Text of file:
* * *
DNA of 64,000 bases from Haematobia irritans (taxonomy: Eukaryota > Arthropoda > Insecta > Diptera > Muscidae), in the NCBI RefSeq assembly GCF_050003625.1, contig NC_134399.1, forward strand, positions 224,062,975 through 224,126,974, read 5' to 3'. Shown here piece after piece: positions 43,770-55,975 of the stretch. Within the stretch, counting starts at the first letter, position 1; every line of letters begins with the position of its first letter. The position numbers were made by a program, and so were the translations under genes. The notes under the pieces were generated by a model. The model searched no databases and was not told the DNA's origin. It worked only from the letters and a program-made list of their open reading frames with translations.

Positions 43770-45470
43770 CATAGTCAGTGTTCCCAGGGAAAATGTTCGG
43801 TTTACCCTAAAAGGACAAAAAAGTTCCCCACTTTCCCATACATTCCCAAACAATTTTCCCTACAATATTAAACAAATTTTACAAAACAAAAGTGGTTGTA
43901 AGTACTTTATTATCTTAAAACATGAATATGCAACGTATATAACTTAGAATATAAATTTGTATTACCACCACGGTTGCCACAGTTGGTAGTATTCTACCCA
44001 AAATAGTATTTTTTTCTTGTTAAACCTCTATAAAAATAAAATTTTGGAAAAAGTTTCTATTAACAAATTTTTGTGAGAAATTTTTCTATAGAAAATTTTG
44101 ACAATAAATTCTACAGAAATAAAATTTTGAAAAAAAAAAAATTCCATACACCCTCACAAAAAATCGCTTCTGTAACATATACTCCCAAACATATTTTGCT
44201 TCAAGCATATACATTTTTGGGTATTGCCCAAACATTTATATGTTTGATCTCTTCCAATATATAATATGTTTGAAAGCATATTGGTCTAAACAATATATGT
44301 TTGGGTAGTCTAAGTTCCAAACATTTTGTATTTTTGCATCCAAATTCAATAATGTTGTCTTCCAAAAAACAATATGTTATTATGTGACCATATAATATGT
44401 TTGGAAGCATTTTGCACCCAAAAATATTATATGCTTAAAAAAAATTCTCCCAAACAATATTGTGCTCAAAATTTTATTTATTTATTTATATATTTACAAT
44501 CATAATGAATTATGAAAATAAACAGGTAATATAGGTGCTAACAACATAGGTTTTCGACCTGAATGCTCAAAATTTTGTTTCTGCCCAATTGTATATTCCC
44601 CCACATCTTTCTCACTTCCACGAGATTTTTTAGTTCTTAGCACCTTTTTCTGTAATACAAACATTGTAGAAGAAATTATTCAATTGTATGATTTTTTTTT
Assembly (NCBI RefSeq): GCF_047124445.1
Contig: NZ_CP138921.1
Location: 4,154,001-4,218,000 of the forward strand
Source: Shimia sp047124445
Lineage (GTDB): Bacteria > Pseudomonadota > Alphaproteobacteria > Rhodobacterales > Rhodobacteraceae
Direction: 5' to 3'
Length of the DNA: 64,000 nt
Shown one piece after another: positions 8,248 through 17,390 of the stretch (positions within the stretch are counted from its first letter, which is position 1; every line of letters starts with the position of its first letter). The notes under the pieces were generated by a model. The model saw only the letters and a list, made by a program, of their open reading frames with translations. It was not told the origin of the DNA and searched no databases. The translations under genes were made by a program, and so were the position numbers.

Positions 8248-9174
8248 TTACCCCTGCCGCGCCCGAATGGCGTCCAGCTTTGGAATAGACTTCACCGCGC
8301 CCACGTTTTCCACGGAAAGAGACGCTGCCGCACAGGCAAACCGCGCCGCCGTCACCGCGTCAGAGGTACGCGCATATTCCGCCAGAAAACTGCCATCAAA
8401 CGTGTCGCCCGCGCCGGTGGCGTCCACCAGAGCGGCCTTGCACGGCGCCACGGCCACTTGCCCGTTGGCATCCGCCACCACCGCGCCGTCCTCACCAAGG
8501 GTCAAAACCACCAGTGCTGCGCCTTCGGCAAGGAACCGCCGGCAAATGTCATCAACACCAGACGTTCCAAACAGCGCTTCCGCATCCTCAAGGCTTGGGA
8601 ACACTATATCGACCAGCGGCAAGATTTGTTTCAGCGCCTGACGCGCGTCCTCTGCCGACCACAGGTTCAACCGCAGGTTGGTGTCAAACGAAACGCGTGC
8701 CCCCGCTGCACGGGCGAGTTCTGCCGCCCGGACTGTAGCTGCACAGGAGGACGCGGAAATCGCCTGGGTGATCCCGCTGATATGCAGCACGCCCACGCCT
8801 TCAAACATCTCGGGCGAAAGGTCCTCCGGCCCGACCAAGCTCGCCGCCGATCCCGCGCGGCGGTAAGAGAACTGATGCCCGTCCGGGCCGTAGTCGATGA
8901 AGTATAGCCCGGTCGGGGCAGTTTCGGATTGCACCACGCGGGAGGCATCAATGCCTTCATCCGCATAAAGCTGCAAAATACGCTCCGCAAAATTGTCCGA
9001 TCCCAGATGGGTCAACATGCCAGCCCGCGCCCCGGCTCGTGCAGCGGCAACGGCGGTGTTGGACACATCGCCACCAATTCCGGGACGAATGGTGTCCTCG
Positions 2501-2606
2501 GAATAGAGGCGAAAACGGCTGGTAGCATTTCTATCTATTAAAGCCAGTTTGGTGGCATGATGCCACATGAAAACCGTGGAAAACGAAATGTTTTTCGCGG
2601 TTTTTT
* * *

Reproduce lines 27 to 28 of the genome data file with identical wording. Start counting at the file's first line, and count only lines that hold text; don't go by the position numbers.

8701 CCCCGCTGCACGGGCGAGTTCTGCCGCCCGGACTGTAGCTGCACAGGAGGACGCGGAAATCGCCTGGGTGATCCCGCTGATATGCAGCACGCCCACGCCT
8801 TCAAACATCTCGGGCGAAAGGTCCTCCGGCCCGACCAAGCTCGCCGCCGATCCCGCGCGGCGGTAAGAGAACTGATGCCCGTCCGGGCCGTAGTCGATGA